Vietnam Fast Facts

Currency: Vietnam Dong (VND)
Population: 97 Million
Capital: Hanoi
Time Zone: UTC/GMT +7
Country Code: +84
Voltage: 127/220 V, 50 Hz

Asked Questions

We are here to help you find answers to all your mobility questions. Feel free to message us with any questions you may have.

COVID-19 in Vietnam FAQ

Since almost the beginning of the crisis in early 2020, Vietnam has restricted all commercial flights into Vietnam. Tourists have also been banned. Essentially, only business travelers sponsored by a local entity and who have been pre-approved by the government may enter Vietnam. The process to obtain entry approval involves various government processes that can take up to two months to work through. Further, due to the lack of commercial flights, approved travelers must try to book one of the specially arranged flights into Vietnam by working directly with the airline, which may not be easy. Approved travelers cannot simply book online a ticket and come to come to Vietnam.

Yes, there is a strict, 14-night quarantine at a government-approved hotel. Once completed, the traveler must perform an additional 14 days of self-quarantine at a regular hotel or residence. Note that, like flights, you cannot simply book the hotel online. There are various health department procedures to arrange a stay at a government-approved quarantine hotel, so this must be done with either a local agent or someone on the ground from your company who understands the process and procedures.

Yes, Vietnam does not recognize any difference between a vaccinated traveler and a non-vaccinated traveler. 

As of Q2 2021, neither foreigners nor average Vietnamese have access to a COVID-19 vaccine. However, we are hopeful that the vaccine will become more widely available in late 2021/early 2022.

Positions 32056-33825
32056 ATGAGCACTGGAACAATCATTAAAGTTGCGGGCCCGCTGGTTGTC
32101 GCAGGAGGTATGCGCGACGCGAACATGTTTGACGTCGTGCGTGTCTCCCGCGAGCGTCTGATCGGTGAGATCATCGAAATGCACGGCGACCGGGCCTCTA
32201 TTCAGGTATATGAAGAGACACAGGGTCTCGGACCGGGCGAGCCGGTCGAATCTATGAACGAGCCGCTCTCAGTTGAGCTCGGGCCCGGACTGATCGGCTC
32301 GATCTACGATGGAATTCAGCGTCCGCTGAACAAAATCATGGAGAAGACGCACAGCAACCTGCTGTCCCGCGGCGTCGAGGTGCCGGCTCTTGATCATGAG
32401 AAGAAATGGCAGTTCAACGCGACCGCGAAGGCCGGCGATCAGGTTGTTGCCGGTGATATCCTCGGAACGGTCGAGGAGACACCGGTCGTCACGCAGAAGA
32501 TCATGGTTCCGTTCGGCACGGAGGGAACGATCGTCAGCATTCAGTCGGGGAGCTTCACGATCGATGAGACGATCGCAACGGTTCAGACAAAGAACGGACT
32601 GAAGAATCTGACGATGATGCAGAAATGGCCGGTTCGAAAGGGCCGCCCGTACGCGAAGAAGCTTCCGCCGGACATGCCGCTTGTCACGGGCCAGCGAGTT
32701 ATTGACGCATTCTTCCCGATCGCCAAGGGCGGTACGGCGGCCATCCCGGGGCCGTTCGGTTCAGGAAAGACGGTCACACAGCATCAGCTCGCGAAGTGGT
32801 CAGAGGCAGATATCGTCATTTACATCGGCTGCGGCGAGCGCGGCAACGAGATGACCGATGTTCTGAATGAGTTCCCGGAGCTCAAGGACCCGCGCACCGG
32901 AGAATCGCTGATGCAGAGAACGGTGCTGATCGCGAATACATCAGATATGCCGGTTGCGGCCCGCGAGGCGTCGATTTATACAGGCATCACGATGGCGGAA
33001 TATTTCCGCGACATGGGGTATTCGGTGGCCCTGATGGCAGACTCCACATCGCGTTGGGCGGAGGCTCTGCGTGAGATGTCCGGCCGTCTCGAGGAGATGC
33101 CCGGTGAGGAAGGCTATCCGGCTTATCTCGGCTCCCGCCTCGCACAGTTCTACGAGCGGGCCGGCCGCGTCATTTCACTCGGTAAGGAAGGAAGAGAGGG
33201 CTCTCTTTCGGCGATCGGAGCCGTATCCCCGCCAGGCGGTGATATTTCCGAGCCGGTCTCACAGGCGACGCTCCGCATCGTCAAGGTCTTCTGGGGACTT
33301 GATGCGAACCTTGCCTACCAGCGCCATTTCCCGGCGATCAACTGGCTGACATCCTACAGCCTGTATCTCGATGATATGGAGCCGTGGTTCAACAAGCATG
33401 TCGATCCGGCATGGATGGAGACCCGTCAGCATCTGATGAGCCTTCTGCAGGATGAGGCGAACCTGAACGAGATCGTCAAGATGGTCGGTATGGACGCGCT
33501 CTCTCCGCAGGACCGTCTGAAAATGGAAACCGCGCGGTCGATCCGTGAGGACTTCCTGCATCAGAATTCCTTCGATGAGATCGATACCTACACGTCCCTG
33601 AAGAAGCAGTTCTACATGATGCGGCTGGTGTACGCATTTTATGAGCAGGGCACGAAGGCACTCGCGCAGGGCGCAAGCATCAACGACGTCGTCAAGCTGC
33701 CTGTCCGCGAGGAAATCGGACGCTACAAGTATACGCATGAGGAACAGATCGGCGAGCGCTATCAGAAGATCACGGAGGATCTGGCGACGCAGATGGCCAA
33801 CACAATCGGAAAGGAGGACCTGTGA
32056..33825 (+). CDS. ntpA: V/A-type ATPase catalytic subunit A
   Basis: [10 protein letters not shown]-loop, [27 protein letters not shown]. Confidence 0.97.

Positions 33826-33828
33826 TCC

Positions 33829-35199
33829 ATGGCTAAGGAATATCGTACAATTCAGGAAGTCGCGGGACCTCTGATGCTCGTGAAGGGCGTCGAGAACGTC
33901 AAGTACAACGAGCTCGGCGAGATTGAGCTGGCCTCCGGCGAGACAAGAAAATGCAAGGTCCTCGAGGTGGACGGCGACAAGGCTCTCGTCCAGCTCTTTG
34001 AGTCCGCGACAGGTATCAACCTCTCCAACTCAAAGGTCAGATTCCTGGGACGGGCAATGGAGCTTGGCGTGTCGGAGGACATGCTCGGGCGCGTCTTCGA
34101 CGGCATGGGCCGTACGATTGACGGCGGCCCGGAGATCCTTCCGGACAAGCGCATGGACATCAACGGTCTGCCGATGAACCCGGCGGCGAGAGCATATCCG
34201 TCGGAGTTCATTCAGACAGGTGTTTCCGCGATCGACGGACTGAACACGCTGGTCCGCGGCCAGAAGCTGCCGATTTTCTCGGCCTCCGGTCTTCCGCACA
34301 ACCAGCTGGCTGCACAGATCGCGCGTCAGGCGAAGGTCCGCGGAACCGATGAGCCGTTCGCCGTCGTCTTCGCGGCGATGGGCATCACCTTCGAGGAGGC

Work Permit & Visa FAQ

Essentially, you must obtain two separate documents from two different government agencies: A work permit (from the Labor Department) and some type of visa (from the Immigration Department). Just having a work permit does not allow you to travel and live in Vietnam. Likewise, just having a visa does not necessarily mean that you are legally permitted to work in Vietnam. Feel free to contact us to find out what visa and work permit requirements fit your specific case. Our team are experts at navigating the various complexities of foreign immigration and labor.

Work permits are valid for a maximum of two years. Upon expiration and depending on your specific circumstance, your work permit may be renewed for an additional two years, or a new work permit application must be made instead.  

Obtaining a work permit can be a long, complicated process that will typically take from start to finish, about 2 – 3 months. One of the more time-consuming parts of this process is obtaining certain overseas documents that have been legalized at a Vietnamese embassy. Resident Vietnam has a global network of partners that works with our Vietnamese team to help you manage the whole process from beginning to end.

Unfortunately, the answer is no. Under Vietnam labor law, a spouse or dependent who wishes to work here must obtain their own separate work permit sponsored by the Vietnamese entity they are working for.  

Regardless of whether you are a same-sex couple or not, if you hold a valid marriage certificate from a foreign country, this document is recognized by the Vietnamese government and valid for immigration purposes. 

Vietnam does not recognize domestic partnerships. Only a marriage certificate is acceptable to classify a partner as an official dependent.

Unlike some other nearby countries, permanent residency is not available for foreigners except in highly unique circumstances. Therefore, all foreigners, even those married to Vietnamese, must obtain a visa and renew it accordingly to stay legally in Vietnam.